Get out your favorite beach volleyball and some tanning oil, because there’s definitely going to be a sequel to the 1980s classic “Top Gun” — with drones.
At a press junket for “Terminator: Genisys” in Berlin, Germany last week, Skydance CEO David Ellison commented on the status of the film and what role Tom Cruise would have, according to Collider.
“Justin Marks is writing the screenplay right now,” Ellison reportedly said. “He has a phenomenal take to really update that world for what fighter pilots in the Navy has turned into today. There is an amazing role for Maverick in the movie and there is no Top Gun without Maverick, and it is going to be Maverick playing Maverick. It is I don’t think what people are going to expect, and we are very, very hopeful that we get to make the movie very soon.”
With his comment about “Maverick playing Maverick,” Ellison confirmed that Cruise would reprise his original role and have a larger part in the next film. He also commented on a plot line about what the Air Force and Navy are facing right now: the last days of manned flight.
“It is very much a world we live in today where it’s drone technology and fifth generation fighters are really what the United States Navy is calling the last man-made fighter that we’re actually going to produce,” he said, “so it’s really exploring the end of an era of dogfighting and fighter pilots and what that culture is today are all fun things that we’re gonna get to dive into in this movie.”
Of course, anything made to kill another human being has an element of dubiousness about it; but some designs go above and beyond merely killing and add suffering to the equation. Here are nine of these evil weapons:
1. Boiling Oil/Hot Tar
One of the earliest forms of evil weapons. When defending a castle, use arrows and spears and rocks to simply kill. Use hot tar to terrorize and demoralize the enemy as well as kill him.
2. Mustard Gas
Mustard gas was first used in battle by the Germans in World War I with the expressed intent of demoralizing the enemy rather than kill him. The skin of victims of mustard gas blistered, their eyes became very sore and they began to vomit. Mustard gas caused internal and external bleeding and attacked the bronchial tubes, stripping off the mucous membrane. This was extremely painful. Fatally injured victims sometimes took four or five weeks to die of mustard gas exposure. (Source: Wikipedia)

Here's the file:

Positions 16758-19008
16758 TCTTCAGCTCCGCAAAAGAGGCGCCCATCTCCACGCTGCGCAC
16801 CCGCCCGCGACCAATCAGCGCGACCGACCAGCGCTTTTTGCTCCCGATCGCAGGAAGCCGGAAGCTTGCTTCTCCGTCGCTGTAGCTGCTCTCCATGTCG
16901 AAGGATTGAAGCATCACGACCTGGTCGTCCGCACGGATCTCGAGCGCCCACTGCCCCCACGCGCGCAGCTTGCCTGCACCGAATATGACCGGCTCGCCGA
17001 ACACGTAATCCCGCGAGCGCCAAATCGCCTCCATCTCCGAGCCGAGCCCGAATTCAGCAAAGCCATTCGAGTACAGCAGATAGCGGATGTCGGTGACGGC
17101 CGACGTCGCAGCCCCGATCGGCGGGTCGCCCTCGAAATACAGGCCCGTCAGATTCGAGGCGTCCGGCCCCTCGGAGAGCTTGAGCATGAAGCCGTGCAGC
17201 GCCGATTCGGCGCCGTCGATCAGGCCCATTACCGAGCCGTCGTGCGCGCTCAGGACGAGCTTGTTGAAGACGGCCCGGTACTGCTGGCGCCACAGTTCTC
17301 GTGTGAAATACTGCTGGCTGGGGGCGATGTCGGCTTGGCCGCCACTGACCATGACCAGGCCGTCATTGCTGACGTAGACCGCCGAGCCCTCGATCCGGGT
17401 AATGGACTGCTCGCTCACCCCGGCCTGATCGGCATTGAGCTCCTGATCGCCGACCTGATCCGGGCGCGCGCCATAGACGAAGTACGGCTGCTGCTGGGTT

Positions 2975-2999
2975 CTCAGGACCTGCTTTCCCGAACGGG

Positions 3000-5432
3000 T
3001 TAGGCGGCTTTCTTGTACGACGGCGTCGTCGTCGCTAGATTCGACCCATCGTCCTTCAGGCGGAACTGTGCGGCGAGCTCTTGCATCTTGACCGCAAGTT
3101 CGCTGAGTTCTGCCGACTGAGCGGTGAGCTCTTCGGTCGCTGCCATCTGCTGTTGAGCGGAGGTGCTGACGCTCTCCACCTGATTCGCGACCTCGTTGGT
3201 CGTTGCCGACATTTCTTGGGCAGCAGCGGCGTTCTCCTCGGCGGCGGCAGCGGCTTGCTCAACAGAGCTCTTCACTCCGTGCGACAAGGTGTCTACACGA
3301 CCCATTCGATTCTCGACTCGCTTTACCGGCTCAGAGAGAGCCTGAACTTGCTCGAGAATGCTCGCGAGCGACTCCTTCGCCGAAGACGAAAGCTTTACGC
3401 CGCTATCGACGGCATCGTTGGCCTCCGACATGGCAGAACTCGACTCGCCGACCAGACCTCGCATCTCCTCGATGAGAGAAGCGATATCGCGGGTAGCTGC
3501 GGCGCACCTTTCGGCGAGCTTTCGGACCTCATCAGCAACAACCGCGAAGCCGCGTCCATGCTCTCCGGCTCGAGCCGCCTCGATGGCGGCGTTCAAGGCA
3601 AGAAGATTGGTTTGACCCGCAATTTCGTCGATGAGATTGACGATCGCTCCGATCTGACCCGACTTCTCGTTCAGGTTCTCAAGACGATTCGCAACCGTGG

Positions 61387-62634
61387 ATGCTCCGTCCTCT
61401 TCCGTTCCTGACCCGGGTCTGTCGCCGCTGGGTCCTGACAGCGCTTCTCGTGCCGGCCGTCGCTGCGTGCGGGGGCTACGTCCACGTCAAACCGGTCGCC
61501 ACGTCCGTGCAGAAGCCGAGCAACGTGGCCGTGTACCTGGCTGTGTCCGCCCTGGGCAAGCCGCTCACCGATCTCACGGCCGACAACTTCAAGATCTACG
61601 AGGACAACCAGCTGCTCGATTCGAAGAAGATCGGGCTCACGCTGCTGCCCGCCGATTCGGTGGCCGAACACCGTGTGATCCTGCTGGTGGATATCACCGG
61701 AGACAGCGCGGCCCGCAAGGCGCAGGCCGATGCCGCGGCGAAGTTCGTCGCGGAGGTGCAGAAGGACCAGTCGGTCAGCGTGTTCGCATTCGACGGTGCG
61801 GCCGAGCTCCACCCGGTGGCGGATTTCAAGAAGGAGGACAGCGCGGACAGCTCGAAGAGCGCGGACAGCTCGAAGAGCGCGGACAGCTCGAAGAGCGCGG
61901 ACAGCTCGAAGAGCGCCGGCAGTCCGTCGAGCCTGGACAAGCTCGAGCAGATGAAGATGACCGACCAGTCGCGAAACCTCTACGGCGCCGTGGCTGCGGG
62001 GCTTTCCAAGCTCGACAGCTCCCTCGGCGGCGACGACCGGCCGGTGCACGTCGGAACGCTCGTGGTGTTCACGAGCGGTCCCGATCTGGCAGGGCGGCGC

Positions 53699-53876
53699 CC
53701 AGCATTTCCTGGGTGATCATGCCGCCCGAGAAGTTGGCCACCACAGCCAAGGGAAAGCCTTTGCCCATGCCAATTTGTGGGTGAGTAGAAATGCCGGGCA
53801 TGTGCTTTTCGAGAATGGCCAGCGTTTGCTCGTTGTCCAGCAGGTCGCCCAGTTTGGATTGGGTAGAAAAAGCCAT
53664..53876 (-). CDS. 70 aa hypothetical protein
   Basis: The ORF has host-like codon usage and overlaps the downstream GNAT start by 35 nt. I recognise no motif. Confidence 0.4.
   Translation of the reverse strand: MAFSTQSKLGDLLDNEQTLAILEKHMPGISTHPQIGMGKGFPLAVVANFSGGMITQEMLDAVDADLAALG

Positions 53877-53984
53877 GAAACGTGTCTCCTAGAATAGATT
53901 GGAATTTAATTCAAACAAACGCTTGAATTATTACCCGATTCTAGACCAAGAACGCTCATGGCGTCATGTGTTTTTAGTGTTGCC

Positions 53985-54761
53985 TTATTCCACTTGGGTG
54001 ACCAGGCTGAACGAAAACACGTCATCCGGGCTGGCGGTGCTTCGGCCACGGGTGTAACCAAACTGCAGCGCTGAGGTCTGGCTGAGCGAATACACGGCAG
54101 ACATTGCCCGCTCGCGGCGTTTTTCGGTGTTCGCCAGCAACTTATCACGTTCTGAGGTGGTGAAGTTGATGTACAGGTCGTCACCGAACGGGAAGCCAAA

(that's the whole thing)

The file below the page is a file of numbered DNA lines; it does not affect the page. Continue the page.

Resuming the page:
3. V-1 Buzz Bomb
The V-1 rockets were not intended to hit specific targets, but instead, they were designed terrorize the population of England during World War II.
What do you do when you don’t want to crawl into tunnels and pull Japanese soldiers out of their hiding places one-by-one? You strap on your flamethrower and burn them out — a torturous way to go.
Firebombing is an air attack technique that combines blast bombing with incendiaries to yield much more destruction than blast bombs would alone. The Germans firebombed Coventry and London in 1940, and the British paid them back in spades toward the end of the war, most notably at Dresden.
6. Atomic Bomb
Since August of 1945 service academies and war colleges have studied the calculus of using the atomic bomb on Hiroshima and Nagasaki, but regardless of whether the strategy ultimately saved lives that would have been lost during a manned invasion of the Japanese homeland, it inflicted great suffering on the population in the form of destruction on an unprecedented scale and the follow-on radiation poisoning.
7. Anti-personnel Mines
These mines are designed to maim, not necessarily to kill. Stepping on them causes the mechanism to bounce up to pelvis level before exploding, causing maximum suffering before a slow painful death.
8. Punji Sticks
An evil booby trap most notoriously associated with the Vietnam War, Punji Sticks were a low-fi weapon used by the Vietcong to terrorize American forces patrolling the jungle. The sharp sticks were hidden under tarps or trap doors covered with brush, and they inflicted nasty and painful wounds to lower extremities.
A bomb full of a gelling agent and petroleum, Napalm was originally used against buildings but later became an anti-personnel weapon. The flaming goo that erupts when the weapon goes high order sticks to skin and causes severe burns.
A video uploaded to YouTube earlier this week purportedly shows what happens when a Russian RPG-7 (rocket-propelled grenade) is fired at 45 sheets of bulletproof glass, measuring about 16 inches thick.
An RPG is a portable, shoulder-fired, anti-tank weapon system that fires rockets equipped with an explosive warhead.
Here’s a side shot of an RPG:
Here’s the target: 45 layers of bulletproof glass:
Here we go:
Here’s the RPG on its way toward the bulletproof glass: